Peter and the others were going back to business as usual. Peter had reverted to his old occupation as though the three years he had spent with Jesus was nothing more than a grand adventure. So he took his boat out of mothballs and went to catch fish and make his living as he had once did. In this, it was almost another denial of Jesus who had initially called Peter from fishing for fish to that of men.
Jesus plans to teach them a lesson by repeating the conditions of the initial call to the disciples. He lets them get out on the Sea of Galilee (Tiberius) and have their way. The normal time for commercial fishing was at night when the fish came up towards the shore. Some would say that Peter’s fishing skills were rusty in that they didn’t catch a thing. But in the calling of the disciples when Peter was fishing, they had caught nothing that night either. And Peter was on top of his game then. The reason they didn’t catch anything is that Jesus had determined they were to become fishers of men. So now the table is set for Jesus’ appearance.
It would be interesting to know what was going through the disciples minds when their own efforts were in vain. I know what some people say when fishing is bad, but those words are not fit to be repeated now. They worked all night and had nothing to show for it. They were by this time exhausted and frustrated. Perhaps they wondered if they would starve also.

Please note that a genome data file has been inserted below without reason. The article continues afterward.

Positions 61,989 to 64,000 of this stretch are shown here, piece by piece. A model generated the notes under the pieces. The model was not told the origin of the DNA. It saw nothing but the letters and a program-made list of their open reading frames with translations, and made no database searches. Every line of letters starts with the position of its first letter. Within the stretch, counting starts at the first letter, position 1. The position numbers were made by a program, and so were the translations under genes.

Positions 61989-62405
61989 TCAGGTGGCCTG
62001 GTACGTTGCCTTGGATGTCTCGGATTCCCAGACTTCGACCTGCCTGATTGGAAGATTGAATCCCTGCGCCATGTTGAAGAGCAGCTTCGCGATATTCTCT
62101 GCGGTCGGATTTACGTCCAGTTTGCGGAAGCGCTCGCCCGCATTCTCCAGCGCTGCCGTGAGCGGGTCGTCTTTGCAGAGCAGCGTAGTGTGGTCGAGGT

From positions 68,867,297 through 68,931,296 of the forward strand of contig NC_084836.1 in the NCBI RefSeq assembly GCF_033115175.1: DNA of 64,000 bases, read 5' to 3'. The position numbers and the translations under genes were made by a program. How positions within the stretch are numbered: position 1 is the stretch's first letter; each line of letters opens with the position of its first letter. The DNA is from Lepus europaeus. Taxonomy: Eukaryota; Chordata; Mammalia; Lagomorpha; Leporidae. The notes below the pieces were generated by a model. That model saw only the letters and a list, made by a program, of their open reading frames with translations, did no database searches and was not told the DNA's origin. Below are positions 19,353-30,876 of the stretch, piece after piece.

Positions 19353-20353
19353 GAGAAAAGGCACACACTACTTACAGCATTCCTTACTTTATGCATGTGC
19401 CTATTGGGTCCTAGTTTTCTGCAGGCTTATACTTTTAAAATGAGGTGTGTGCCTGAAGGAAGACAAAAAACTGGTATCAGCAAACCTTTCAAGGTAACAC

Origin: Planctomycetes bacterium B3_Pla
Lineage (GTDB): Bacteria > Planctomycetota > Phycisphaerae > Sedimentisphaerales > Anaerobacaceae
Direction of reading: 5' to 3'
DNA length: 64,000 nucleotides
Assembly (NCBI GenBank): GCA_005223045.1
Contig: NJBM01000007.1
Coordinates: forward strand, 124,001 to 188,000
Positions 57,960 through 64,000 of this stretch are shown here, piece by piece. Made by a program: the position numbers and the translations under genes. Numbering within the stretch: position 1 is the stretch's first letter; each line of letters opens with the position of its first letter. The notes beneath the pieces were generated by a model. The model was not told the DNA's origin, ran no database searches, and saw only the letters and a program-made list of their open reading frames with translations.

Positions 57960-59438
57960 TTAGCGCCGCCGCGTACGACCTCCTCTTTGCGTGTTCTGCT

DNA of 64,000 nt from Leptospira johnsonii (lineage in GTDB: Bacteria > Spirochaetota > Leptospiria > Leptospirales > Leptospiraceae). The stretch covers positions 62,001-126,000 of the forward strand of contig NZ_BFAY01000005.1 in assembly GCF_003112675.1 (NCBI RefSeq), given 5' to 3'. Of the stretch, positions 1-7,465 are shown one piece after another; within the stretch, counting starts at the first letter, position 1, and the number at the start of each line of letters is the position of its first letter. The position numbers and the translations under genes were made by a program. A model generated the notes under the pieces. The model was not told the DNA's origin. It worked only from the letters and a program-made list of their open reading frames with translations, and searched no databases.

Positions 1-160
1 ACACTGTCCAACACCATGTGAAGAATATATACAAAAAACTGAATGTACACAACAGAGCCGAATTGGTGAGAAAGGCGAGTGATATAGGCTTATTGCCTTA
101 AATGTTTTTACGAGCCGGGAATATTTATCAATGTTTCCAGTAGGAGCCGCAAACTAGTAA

Jesus does appear at dawn, the time of resurrection. In the early morning light, it would have been hard to recognize someone. But it was more than this in that Jesus kept them from recognizing Him. He calls out to them “Children, it does not appear that you have caught anything.” Jesus is sort of ribbing them by this comment. It is interesting that John uses the Greek word “children” to refer to the servants of Jesus. It would seem a bit odd in any other context. Yet they did not recognize Him. Jesus asked them knowing full well they had not caught anything. I suppose the tone of address may have annoyed them. Peter was annoyed also in Luke when he halfway protested to Jesus’ summons to try to cast the heavy new one more time, as though He said: “OK smarty pants. I am a fisherman, you are a Rabbi. I know my job. But just to prove to you the futility of this I will throw the net down once more.” In that passage, when he did, the catch was so great that peter knew it was a miracle and begged Jesus to depart from such a sinner as Peter. Instead, Jesus called Peter into the ministry.